None of that would have worked without some means of gauging whether the curriculum was actually being implemented and of measuring whether the students were learning what they were supposed to be learning. New Zealand created the Education Review Office to determine whether the required curriculum was being taught, and make recommendations to the local boards as to what needed to happen if the students were not progressing at the expected rate. But they chose not to establish a new, full set of national examinations to measure student progress. Instead, they required their teachers to develop their own measures of student progress, school-by-school, and report to parents against those measures.
But how, I asked, could the state be sure that these teacher-developed measures were on the same scale, so that student progress in one school could be compared to student progress in another? If they could not do that, parents would not have the information they needed to make valid comparisons among the schools from among which they were choosing and the state would not know whether the students were improving or backsliding. The answer is that the state set up a system of what the British call ‘moderation.’ Moderation is a method for getting teachers from two or more different schools (in this case) to assess their own students and then, using their own assessment methods, assess the others’ students, and then construct a table of equivalences so that they know that an X on their grading system equals a Y on the grading scale of teachers from the other school or schools. Is it perfect? No, but it works well enough. Of course, it would not have worked at all without the examples of student work that meet the standards. It is those examples that really set the standard and make it possible for two teachers who do not know each other and who have very different student populations to create a common scoring scale.
This moderation approach to the construction of a uniform data system is the basis of the regular national reporting system for New Zealand schools. It is all focused on how much the students are learning, as judged against the national curriculum.
This whole approach to assessment, of course, is nearly antithetical to the American experience since the No Child Left Behind approach to school and teacher accountability was introduced in 2000. When I pointed this out to Parata, she laughed and said that this was no accident. The New Zealand system is founded on trust; it is a nation that trusts its teachers. Student test scores are not used in New Zealand to assess teachers and personnel decisions are not made on the basis of those scores. If they were, of course, no one would trust the grades or scores that the teachers give their students.
But it turns out that this idea of teachers from different schools working together on instructional matters goes far beyond assessment in New Zealand. This is a function of the second tension in the New Zealand system. The fierce preference for choice in New Zealand which might better be framed as a high value placed on the unique identity of each school and the involvement of both parents and staff in creating that identity and working to fulfill its mission. This is matched by another deeply felt need, which is to make sure that the pathways for young people, from birth to adulthood and from school to school are smooth, and yet another high value that is placed on teachers working together as professional colleagues—not just within schools, but across them. Rugged individualism meets clear student pathways and community and professional collaboration.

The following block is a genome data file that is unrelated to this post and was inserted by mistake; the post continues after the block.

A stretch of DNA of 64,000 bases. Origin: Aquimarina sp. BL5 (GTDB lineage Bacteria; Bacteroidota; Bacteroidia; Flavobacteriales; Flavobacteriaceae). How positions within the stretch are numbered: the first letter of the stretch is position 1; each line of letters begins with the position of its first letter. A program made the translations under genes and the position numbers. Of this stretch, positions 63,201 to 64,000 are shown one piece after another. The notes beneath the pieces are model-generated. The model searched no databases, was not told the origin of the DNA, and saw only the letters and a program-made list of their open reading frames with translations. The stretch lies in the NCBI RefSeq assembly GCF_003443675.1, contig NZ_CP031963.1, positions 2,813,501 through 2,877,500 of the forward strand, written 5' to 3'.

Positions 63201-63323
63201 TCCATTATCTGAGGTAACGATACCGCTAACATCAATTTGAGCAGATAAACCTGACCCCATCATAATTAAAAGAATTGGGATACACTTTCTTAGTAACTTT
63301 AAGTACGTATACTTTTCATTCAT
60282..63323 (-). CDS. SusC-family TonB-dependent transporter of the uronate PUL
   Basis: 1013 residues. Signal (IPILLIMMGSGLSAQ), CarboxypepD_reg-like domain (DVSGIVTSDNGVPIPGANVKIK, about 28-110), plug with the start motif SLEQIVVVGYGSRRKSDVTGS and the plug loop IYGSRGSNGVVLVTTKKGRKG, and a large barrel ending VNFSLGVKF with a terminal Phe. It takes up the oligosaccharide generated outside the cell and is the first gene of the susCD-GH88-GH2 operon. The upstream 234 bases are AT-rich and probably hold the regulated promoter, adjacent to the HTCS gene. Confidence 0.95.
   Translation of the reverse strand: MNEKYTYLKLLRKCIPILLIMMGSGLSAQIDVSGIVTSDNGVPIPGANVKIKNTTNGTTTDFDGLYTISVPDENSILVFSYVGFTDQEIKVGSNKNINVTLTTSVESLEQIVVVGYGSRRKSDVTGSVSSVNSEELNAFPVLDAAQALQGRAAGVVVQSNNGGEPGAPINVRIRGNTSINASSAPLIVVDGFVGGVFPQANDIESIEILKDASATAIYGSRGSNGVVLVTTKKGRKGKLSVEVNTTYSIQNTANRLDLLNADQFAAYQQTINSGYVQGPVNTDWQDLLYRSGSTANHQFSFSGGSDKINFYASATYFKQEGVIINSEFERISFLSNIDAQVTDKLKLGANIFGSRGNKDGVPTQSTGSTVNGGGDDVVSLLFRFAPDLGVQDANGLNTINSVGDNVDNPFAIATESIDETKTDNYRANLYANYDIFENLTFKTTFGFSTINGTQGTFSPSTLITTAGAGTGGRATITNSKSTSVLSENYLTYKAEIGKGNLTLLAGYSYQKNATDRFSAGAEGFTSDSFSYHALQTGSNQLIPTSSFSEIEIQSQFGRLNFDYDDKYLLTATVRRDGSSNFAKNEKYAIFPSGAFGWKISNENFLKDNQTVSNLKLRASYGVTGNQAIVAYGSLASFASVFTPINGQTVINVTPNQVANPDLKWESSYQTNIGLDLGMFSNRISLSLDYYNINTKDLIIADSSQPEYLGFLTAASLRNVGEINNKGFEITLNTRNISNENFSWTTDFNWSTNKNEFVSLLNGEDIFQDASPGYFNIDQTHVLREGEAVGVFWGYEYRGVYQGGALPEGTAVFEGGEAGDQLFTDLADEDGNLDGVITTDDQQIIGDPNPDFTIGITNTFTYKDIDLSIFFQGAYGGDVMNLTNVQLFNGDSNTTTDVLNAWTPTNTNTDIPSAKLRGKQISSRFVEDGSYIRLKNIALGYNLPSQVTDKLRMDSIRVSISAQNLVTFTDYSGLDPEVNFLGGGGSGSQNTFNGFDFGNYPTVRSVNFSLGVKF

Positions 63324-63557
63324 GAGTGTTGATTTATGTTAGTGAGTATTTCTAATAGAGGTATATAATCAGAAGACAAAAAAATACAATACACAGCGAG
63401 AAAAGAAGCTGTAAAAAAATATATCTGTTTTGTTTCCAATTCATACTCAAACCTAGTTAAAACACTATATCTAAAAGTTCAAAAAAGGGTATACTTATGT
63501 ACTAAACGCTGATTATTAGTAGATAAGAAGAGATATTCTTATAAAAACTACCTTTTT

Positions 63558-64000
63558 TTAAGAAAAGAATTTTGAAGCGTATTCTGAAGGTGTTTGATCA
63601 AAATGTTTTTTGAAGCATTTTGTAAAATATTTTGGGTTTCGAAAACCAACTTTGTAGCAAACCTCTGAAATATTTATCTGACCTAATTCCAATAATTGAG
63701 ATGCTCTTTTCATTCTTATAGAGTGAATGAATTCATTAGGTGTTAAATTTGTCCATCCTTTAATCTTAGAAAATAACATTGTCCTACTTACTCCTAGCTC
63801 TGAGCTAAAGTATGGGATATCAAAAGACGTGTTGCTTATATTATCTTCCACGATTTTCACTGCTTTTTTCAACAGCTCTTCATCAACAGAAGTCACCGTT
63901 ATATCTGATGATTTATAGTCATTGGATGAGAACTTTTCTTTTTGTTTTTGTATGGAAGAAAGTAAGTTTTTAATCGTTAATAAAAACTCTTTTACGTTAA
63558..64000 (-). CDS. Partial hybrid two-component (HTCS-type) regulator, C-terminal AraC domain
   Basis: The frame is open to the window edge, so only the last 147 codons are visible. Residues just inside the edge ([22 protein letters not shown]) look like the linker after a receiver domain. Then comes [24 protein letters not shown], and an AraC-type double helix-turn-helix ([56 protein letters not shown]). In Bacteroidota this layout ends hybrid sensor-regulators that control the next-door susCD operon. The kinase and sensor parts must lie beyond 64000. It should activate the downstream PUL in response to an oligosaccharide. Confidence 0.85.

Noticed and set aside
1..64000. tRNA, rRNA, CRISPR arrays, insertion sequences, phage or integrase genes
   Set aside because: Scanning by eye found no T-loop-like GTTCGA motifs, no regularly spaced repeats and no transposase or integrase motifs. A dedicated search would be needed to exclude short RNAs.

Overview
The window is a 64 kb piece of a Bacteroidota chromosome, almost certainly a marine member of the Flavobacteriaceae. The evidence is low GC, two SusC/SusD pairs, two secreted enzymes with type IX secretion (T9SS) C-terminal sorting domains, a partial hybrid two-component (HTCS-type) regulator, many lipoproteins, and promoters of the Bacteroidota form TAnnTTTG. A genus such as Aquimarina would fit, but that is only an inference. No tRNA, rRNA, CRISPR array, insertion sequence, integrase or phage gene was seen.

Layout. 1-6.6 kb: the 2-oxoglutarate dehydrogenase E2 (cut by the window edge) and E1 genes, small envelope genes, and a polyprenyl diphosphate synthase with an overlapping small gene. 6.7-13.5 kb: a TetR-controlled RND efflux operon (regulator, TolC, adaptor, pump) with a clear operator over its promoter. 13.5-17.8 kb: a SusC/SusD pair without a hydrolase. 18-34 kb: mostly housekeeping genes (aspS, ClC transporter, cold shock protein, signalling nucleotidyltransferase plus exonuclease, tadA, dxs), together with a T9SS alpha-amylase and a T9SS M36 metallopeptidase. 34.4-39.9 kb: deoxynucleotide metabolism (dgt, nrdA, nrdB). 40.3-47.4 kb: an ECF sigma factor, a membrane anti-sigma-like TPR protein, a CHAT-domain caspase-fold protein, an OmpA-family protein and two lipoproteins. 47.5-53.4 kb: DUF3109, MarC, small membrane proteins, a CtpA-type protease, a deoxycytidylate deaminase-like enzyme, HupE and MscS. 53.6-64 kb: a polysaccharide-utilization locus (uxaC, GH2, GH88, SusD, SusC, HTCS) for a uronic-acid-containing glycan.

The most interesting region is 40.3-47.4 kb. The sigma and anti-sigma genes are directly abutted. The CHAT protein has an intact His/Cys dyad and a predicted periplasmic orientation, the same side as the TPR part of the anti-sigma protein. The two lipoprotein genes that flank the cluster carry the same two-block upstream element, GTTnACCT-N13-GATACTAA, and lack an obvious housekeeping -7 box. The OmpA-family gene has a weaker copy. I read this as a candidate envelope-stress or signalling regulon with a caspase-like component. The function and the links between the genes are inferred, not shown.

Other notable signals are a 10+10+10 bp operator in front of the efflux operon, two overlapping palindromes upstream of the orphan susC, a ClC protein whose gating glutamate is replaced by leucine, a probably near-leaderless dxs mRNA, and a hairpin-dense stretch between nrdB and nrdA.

The government’s response to these conflicting requirements is the “Communities of Learning” idea. It is voluntary—no school is required to participate. But the government offers money and many forms of practical support to those who do.
“Instead of each school being an independent entity, we are trying to create an archipelago where these islands operate in a unified way with a joint and unified focus on the quality of teaching and learning that every child has as he or she progress along their education pathway,” Parata said.
Teachers work in teams in groups of schools on the curriculum, as well as their instructional methods, to improve their effectiveness and refine them so that there are clear and smooth pathways for the students as they move through the system, from school to school. This is not the government imposing a particular design, but rather government creating an environment in which it is easy and natural for the professionals in the schools to create their own designs to fit their own schools and communities, within an overall structure for the country as a whole.
What struck me about this (only partial) description of the New Zealand approach was the dog that did not bark: the lack of mention of any special categorical programs for poor and minority students, apart from the general feature of the pupil-weighted funding system. I said so to Minister Parata. This, too, was no accident. Parata doesn’t believe in them.
“Every school, every child has a [unique] identity, language and culture,” Parata told me.
She said that New Zealand is investing in system change, not programs, especially not separate programs for separate groups of students. You might think that, with such an attitude, the Maori and Pacific Islander students would have fallen by the wayside in this system. The fact is that these two minority groups have struggled in New Zealand, largely because the strong value placed on choice in that country is a headwind they have to contend with. But, notwithstanding that headwind, during Parata’s service as education minister, the achievement of both groups has improved substantially as she has strengthened the whole system.
Hekia Parata has served as education minister longer than any of her predecessors. If you take the long arc of modern New Zealand education policy since Lange, New Zealand has enjoyed remarkable stability as it pursued those very distinctive policies for close to half a century. That, too, should be taken into account as we search for the sources of its success. Parata has announced that she will soon be stepping down from her post and leaving government. It will be most interesting to see what she does next.